Auto Pay discount: If you make monthly principal and interest payments by an automatic, monthly deduction from a savings or checking account, your rate will be reduced by one quarter of one percent (0.25%) for so long as you continue to make automatic, electronic monthly payments. This benefit is suspended during periods of deferment and forbearance.
The information provided on this page is updated as of 04/17/2019. Earnest reserves the right to change, pause, or terminate product offerings at any time without notice. Earnest loans are originated by Earnest Operations LLC. California Finance Lender License 6054788. NMLS # 1204917. Earnest Operations LLC is located at 302 2nd Street, Suite 401N, San Francisco, CA 94107. Terms and Conditions apply. Visit https://www.earnest.com/terms-of-service, email us at firstname.lastname@example.org, or call 888-601-2801 for more information on our student loan refinance product.
© 2018 Earnest LLC. All rights reserved. Earnest LLC and its subsidiaries, including Earnest Operations LLC, are not sponsored by or agencies of the United States of America.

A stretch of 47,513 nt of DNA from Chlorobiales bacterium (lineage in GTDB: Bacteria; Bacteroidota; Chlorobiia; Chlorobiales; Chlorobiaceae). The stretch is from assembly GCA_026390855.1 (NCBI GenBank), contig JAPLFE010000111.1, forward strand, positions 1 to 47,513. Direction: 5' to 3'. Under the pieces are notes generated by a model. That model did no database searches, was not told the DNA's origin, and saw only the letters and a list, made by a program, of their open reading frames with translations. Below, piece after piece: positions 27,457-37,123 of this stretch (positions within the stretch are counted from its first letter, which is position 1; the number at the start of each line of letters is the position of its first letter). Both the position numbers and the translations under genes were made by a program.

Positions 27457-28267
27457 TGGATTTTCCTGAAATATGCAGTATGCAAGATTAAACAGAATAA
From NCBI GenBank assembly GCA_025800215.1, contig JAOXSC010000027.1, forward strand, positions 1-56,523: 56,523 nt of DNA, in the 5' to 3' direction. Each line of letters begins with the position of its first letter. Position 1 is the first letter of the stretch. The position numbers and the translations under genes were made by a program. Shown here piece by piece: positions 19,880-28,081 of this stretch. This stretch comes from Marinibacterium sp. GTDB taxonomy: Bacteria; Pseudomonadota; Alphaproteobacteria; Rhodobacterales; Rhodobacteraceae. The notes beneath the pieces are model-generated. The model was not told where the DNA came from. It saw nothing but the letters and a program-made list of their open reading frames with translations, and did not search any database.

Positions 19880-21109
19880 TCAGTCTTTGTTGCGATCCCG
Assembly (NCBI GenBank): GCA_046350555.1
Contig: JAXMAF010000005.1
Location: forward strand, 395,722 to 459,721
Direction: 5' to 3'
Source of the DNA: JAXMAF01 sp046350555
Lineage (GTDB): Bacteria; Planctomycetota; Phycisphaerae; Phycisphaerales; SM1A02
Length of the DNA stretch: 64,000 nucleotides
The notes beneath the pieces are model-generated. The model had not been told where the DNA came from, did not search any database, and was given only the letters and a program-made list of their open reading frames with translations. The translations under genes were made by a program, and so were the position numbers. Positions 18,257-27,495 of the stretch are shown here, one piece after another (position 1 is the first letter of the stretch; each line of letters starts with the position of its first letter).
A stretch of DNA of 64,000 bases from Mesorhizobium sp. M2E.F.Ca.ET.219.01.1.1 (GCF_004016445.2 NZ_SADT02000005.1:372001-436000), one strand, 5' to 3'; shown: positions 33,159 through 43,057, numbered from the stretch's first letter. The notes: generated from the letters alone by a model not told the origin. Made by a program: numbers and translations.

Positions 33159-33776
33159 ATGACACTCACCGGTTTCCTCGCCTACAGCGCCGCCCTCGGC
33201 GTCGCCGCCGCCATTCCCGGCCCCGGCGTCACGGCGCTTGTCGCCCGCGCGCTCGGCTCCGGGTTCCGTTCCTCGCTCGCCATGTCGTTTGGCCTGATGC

3 Important Disclosures for Laurel Road.
Laurel Road Disclosures
However, if the borrower chooses to make monthly payments automatically by electronic funds transfer (EFT) from a bank account, the fixed rate will decrease by 0.25%, and will increase back up to the regular fixed interest rate described in the preceding paragraph if the borrower stops making (or we stop accepting) monthly payments automatically by EFT from the designated borrower’s bank account.
However, if the borrower chooses to make monthly payments automatically by electronic funds transfer (EFT) from a bank account, the variable rate will decrease by 0.25%, and will increase back up to the regular variable interest rate described in the preceding paragraph if the borrower stops making (or we stop accepting) monthly payments automatically by EFT from the designated borrower’s bank account.
All credit products are subject to credit approval.
Laurel Road began originating student loans in 2013 and has since helped thousands of professionals with undergraduate and postgraduate degrees consolidate and refinance more than $4 billion in federal and private school loans. Laurel Road also offers a suite of online graduate school loan products and personal loans that help simplify lending through customized technology and personalized service. In April 2019, Laurel Road was acquired by KeyBank, one of the nation’s largest bank-based financial services companies. Laurel Road is a brand of KeyBank National Association offering online lending products in all 50 U.S. states, Washington, D.C., and Puerto Rico. All loans are provided by KeyBank National Association, a nationally chartered bank. Member FDIC. For more information, visit www.laurelroad.com.